A mom reflects on the college essay requiring evidence of a childhood career of obsessive resume building--in The Wall Street Journal, Oct. 19, 2013.
My daughter, a high-school senior, seems like a strong college prospect: an avid learner with good grades and lots of extracurricular activities including varsity sports, student government and volunteer work. But with college early-admissions deadlines looming, doubt has now crept into her thinking. Poring over brochures and reflecting on her campus visits, this over-programmed teenager has discovered a glaring flaw: She has no "demonstrated passion."
Her varied interests, which once might have been considered a sign of well-roundedness, now apparently indicate to college-admissions officers a shallow inability to become obsessed with one particular interest.
Too late, she realized that she would have been better served by learning to become a master glassblower or by arranging Mozart's Requiem for steel drums.
Oh, the parental failure! How misguided we were in adopting the approach of letting her try many things, take risks and have fun.
Clearly, my husband and I should have forced her to pick one sportÃ¢€”the more obscure the betterÃ¢€”in which to strive for near-Olympian prowess. Better yet, she could have turned her fascination with the TV show "Bones" into summers at forensics camp or a homicide-unit internship. Anything to feed the admissions beast.
What constitutes a passion, anyway? What alchemy transforms a childhood fascination into Ivy League gold? I suspect that the kid once known as "enthusiastic" is now "passionate" simply for the sake of college. I guarantee that mercenary college consultants, hired by desperate parents, have crafted all manner of prefab passions according to what they claim will "work" on admissions boards at Harvard and Yale.
I recall one college representative telling us: "It doesn't matter what it is. We want to see genuine enthusiasm for something." Come on. Does online poker count? How, at age 18, can most kids be expected to have identified the thing that moves them above all else?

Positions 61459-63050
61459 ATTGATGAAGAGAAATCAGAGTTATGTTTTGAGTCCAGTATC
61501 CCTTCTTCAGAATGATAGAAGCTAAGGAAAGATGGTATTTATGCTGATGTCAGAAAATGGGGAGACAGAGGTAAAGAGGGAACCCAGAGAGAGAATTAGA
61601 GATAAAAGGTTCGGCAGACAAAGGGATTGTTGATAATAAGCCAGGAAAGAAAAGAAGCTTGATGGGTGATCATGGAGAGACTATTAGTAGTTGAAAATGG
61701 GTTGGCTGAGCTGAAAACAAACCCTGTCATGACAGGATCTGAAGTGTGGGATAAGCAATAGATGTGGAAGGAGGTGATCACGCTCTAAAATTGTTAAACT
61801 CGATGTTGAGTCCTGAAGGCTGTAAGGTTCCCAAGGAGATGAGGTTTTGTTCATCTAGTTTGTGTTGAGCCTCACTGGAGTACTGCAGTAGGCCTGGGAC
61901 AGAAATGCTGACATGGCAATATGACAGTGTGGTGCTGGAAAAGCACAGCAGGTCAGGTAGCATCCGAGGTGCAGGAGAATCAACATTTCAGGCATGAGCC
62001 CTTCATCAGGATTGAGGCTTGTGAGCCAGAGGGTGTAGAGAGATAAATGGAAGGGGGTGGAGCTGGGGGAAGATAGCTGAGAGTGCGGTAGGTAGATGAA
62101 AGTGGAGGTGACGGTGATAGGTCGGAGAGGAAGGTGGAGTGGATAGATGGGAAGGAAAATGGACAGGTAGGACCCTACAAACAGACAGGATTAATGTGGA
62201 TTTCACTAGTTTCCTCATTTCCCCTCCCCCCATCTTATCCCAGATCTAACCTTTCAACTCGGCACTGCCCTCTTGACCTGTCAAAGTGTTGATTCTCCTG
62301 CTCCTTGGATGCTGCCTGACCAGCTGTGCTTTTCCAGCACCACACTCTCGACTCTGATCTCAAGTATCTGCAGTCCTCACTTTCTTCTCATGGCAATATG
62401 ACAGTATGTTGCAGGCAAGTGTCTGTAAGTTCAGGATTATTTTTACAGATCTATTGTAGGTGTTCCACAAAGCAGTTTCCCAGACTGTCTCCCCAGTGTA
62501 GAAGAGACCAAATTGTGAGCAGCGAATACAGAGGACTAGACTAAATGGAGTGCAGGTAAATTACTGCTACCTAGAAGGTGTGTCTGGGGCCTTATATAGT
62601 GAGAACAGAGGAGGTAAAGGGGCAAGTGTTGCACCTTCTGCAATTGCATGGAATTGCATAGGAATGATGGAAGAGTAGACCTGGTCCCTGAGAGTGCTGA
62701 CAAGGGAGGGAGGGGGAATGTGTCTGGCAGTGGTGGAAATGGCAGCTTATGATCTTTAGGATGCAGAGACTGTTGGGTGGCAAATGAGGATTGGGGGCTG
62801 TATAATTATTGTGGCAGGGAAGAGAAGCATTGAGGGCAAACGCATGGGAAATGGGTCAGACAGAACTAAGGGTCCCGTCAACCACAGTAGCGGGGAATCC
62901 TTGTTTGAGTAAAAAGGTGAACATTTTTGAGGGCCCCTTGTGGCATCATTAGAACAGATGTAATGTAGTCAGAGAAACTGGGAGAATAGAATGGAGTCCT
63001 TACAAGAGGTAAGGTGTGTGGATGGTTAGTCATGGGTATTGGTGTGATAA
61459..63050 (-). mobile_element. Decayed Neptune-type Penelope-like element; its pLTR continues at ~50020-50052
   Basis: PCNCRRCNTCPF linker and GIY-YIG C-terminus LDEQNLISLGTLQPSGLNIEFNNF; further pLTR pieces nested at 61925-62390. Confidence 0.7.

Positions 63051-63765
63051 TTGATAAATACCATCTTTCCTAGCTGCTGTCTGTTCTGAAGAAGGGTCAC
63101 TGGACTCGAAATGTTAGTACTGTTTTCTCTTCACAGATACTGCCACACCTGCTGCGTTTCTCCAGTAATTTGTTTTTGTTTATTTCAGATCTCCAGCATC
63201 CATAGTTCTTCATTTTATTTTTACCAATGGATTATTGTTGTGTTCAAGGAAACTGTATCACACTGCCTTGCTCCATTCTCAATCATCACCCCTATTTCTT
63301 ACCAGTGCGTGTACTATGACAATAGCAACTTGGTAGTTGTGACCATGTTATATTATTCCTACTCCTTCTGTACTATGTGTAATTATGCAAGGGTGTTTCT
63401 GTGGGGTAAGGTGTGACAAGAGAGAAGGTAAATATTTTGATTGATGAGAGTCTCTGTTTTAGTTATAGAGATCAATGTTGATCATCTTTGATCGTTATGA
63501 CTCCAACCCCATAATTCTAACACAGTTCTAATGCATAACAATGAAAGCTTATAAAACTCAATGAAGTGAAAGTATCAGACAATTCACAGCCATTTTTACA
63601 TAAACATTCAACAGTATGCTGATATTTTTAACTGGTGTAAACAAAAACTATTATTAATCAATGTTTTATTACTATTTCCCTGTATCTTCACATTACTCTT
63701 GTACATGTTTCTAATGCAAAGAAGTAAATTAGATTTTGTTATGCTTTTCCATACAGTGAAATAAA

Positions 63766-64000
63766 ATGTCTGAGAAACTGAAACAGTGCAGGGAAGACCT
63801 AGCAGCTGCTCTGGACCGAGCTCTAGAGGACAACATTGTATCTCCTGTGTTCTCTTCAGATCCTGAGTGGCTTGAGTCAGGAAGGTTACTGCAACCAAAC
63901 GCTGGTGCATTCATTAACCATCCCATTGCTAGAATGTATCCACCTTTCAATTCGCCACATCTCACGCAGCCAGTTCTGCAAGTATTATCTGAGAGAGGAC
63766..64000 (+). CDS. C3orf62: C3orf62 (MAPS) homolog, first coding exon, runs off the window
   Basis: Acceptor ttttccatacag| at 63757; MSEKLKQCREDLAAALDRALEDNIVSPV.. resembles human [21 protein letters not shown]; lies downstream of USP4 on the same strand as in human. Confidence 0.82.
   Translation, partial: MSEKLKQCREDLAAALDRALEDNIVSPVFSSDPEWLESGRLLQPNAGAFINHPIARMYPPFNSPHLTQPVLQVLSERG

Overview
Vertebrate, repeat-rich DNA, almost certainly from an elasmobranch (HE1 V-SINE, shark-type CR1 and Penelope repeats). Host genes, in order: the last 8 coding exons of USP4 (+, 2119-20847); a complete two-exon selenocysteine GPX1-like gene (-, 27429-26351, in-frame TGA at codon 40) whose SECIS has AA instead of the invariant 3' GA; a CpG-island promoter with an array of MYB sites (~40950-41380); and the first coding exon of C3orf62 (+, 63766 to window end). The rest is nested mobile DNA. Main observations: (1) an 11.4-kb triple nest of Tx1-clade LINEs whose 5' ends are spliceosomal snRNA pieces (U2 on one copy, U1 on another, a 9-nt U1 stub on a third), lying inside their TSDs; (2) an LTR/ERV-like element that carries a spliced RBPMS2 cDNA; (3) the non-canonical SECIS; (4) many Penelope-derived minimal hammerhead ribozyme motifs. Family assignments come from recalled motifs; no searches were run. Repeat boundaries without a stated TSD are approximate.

Of course, there are exceptions. My son, a 15-year-old, is a serious musician whose interests are narrow and consuming. His knowledge of early jazz and punk rock is astonishing. He is the poster child for discovered passion. But I should note that this is also a child who will often discover that he has forgotten his bus money, left his phone in his room and misplaced his lunch within an hour of leaving the house.
His sister, on the other hand, is more of a stickler: She refused to miss soccer practices for orthodontist appointments, so she wore braces much longer than necessary. A demonstrated passion for not skipping soccer practice probably isn't what colleges are looking for. Maybe they would like the fact that she worked full time for a month last summer to fund a trip to the Dominican Republic so that she could volunteer in a camp for Haitian refugees. But she's reluctant to piggyback on the life's work of the program's founder just for college-essay fodder. She also resists calling her volunteering a "passion." She wonders why she can't just be into something.
Coming from a teenager, a "passion" can seem manufactured. A friend of my daughter's recently declared that she has a passion for medieval history. Since ninth grade, this girl has wanted to go to the most competitive university in California, so I wonder, which came first, the medieval chicken or the top-tier egg? I'll leave it to the college-admissions officers to figure that one out. They asked for it.
Ms. Stabler is a writer living in San Francisco.